Opinion surveys conducted last week indicated that Duda could have a more difficult time in a runoff.
"There were nine other candidates fighting for [the presidency], DW's Wojciech Szymanski said. "There was a candidate of the leftist party, for example, so [...] who will the voters of a leftist party support in the second round?"
"It is, of course, more possible that they would vote for Mr Trzaskowski than Mr Duda — a candidate of a right-wing national conservative party."
Polls based on actual results were expected to be released around midnight and 3 a.m. Poland's state electoral commission said it would release the final official results by Wednesday evening.
Clash of values
Duda campaigned on a conservative social agenda, and a pledge to safeguard traditional family values in the predominantly Catholic country.
He backed anti-abortion legislation and echoed PiS attacks on LGBT rights and liberal values.
"I believe that the Law and Justice Party […] knows that scaremongering is always a powerful weapon in a campaign in Poland, so they used this to mobilize its very hard-core electorate," said DW's Wojciech Szymanski.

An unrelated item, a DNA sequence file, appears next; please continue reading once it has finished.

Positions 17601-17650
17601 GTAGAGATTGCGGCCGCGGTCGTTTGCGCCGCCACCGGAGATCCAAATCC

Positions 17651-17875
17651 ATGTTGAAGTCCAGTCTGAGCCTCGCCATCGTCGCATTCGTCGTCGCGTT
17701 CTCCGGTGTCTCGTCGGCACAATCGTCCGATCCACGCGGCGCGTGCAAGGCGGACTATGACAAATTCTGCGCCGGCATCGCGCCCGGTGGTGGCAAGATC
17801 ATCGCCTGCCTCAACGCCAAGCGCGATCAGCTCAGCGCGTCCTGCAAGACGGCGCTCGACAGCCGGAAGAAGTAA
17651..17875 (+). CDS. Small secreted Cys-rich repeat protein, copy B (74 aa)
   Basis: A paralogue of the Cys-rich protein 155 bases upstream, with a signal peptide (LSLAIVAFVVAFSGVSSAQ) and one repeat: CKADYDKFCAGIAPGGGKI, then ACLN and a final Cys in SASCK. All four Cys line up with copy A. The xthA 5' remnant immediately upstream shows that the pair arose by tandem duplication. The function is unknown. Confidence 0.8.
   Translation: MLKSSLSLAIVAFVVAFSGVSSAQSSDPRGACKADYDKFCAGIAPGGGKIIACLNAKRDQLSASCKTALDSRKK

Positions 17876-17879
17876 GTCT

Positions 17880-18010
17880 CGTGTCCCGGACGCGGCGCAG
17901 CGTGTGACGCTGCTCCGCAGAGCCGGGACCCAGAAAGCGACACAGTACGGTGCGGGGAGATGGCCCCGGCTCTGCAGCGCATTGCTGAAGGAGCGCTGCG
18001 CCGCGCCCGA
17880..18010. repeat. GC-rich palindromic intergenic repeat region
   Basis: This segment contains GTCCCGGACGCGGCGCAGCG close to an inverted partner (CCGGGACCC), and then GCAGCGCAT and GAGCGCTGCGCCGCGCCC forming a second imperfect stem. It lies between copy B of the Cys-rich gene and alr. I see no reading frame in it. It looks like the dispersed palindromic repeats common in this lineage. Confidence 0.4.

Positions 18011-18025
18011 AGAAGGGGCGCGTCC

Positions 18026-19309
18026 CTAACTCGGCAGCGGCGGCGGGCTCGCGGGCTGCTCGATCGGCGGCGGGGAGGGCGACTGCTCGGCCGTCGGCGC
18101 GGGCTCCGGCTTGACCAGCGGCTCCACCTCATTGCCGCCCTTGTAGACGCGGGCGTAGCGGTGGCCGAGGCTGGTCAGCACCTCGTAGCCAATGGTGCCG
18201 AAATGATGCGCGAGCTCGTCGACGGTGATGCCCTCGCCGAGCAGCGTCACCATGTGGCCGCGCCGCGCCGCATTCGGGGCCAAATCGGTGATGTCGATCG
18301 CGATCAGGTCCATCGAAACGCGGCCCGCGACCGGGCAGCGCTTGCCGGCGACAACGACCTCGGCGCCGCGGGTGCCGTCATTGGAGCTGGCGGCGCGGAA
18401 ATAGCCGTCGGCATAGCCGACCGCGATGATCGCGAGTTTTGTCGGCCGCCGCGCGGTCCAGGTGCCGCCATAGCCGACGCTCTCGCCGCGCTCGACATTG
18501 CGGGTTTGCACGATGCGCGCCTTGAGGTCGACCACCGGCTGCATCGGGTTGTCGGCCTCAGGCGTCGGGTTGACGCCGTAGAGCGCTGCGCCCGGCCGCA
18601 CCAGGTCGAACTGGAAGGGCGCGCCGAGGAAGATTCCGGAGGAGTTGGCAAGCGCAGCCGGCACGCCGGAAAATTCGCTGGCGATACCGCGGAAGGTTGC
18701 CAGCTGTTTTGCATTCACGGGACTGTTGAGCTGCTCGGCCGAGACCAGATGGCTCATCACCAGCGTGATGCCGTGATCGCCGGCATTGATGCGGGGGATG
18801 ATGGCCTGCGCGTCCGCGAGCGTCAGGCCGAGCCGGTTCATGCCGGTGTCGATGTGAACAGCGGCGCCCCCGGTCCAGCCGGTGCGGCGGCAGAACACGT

Trzaskowski instead supported gay rights and said he is open to the idea of same-sex civil partnerships.
Campaigning with the slogan "Enough is Enough," Trzaskowski promised a different Poland, although many see his PO party as weak and ineffectual.
No candidate was expected to gain the level of 50% plus one vote, which they would need to secure the presidency in the first round.
Duda is expected to lead, but is likely to go head-to-head with Trzaskowski in a July 12 run-off, opinion polls show.
Homophobia on the rise
Since winning power in 2015, both Duda and the PiS have stoked tensions with the EU and provoked repeated street protests at home for controversial laws giving the party control over the top courts and other key judicial bodies.
While PiS insists the changes are needed to weed out judicial corruption, critics and the EU insist they erode judicial independence and democracy just three decades after Poland shed communism.